When I first started on this journey, I didn’t know what I was getting myself into. I tried every type of photography, copied emulated until my black and white photography found me.

Even though I found myself in black and white photography, I was still unsettled. I needed more and I wanted more. Through a lot of research, I came across the work of many photographers and the ones that stayed with me were Michael Levin, Joel Tjintjelaar and Julia Anna Gospodarou and so much more. What stood out for me were the way the subject were portrayed. The way the viewer is drawn into the image. With each of these photographers work, each image draws you in and holds your gaze each time. I knew this is what I needed in my work but how do I achieve this?

I wasn’t any good at photoshop and I also hated sitting down to edit. Well, only one way to solve this is by doing the work. Learn to be a proficient user at photoshop, learn to tell a story with my image and most importantly work toward getting a style of my own.

Saying that the journey wasn’t hard and took me a lot of hours and most of all, a lot of patients. The best way for me to learn was to be thrown into the deep end.

Unity by Pamela Aminou
Unity by Pamela Aminou

The above image is the first one that I took on. It took me over a month to complete. Why? Before starting I had no idea how to make a selection or what the pen tool was. Well I had to learn. I had a lot of help from Julia for helping through this. When I started, I really did not know what I was going for nor that I visualised the final work. I had to ask myself what made me take this image at this particular angle. It reminded of people coming together hence the name UNITY.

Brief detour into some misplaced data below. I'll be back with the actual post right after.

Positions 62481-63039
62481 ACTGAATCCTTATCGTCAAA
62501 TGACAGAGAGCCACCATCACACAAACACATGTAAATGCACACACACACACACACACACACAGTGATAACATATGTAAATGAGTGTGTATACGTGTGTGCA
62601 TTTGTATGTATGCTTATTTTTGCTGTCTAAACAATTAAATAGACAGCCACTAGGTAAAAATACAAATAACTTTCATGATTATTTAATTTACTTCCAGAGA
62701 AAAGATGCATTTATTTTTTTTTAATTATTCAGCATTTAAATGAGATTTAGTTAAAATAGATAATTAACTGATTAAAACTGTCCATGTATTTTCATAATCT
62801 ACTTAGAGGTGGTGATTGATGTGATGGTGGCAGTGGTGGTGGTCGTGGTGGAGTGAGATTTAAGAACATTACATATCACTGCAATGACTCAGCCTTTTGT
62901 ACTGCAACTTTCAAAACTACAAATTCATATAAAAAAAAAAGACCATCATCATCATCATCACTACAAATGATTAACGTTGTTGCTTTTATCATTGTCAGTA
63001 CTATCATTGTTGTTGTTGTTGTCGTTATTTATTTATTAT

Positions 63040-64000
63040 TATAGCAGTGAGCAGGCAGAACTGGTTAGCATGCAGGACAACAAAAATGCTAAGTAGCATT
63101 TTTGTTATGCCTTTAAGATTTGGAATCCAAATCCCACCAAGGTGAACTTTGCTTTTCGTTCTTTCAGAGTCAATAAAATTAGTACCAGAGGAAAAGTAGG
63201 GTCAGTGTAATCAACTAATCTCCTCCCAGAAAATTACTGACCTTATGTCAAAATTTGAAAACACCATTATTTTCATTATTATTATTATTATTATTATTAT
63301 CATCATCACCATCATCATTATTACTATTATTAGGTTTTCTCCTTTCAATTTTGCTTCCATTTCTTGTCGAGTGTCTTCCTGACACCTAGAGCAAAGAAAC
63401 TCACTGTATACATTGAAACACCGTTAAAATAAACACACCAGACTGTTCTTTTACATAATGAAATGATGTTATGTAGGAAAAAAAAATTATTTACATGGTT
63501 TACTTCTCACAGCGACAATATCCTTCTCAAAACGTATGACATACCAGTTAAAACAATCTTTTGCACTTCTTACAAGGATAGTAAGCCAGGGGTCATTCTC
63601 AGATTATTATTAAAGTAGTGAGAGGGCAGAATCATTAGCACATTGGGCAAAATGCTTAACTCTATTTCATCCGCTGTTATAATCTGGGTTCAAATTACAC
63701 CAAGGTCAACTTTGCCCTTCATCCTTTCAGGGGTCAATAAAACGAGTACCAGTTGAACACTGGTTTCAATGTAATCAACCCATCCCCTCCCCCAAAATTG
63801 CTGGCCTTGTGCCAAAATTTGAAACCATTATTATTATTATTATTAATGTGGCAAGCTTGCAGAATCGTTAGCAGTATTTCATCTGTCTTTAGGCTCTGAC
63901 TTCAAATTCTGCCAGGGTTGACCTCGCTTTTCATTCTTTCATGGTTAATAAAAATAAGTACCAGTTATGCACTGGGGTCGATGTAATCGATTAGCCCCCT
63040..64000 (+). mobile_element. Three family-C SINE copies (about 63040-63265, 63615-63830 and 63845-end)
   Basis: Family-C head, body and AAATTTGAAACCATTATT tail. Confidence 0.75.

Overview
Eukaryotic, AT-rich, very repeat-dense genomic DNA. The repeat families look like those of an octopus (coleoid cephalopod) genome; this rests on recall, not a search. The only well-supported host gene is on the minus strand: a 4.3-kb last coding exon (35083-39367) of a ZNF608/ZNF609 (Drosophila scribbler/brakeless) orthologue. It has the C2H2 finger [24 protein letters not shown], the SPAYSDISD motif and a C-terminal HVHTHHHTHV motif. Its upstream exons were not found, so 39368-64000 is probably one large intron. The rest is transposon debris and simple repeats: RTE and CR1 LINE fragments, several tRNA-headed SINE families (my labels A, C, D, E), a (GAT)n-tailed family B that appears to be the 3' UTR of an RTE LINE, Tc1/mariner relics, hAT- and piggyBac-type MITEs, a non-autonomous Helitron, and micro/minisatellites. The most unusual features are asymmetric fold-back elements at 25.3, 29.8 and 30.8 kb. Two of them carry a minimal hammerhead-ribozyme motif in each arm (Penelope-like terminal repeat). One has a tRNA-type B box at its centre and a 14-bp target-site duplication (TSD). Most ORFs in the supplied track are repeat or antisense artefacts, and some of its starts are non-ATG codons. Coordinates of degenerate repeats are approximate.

There were quite a few things that learned in the short space of time but when you have your mind set on certain you just don’t stop.

From there, I took on one of the most complex images ever. Below you will find the starting image.After applying literally everything I’ve learned, I started to create more and more images. I concentrated on simple lines. I started to crave an little more. So to challenge myself, I started to work on more complicated images.

The first one being below which took me about a month to complete but bare in mind that I was just starting.


This brings me to the image that I’ve just completed. Here is the starting image.

Starting image

After 103 layers, here is the final image.

DX8A4341 copy

All in all, creativity takes work, how much is up to you.